Since he loomed from the scratching quill of William Shakespeare in the early 1600s, Hamlet hasn’t had any letup. According to the Royal Shakespeare Company, “Every minute of the day, [Hamlet] is being staged somewhere in the world.”
In Hamlet’s Arab Journey: Shakespeare’s Prince and Nasser’s Ghost (Princeton University Press, 2011), Assistant Professor of Arabic and Comparative Literature Margaret Litvin charts his travels through the postcolonial Middle East.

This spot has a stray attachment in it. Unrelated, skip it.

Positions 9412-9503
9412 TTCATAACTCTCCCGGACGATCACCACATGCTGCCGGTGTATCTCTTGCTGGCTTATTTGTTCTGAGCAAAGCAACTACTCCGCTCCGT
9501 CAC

Plotting the Danish prince’s evolution through multiple translations, theatrical performances, and civil invocations, Litvin intertwines the play with the political history of the region, particularly that of the late Egyptian dictator Gamal Abdel Nasser. Hamlet, promises Litvin in the opening pages, “will speak in different voices: secular and Islamist, shrill and playful, heroic and ironic” to encapsulate a pressing Arab debate: “The problem of self-determination and authenticity.” Put another way, “To be, or not to be.”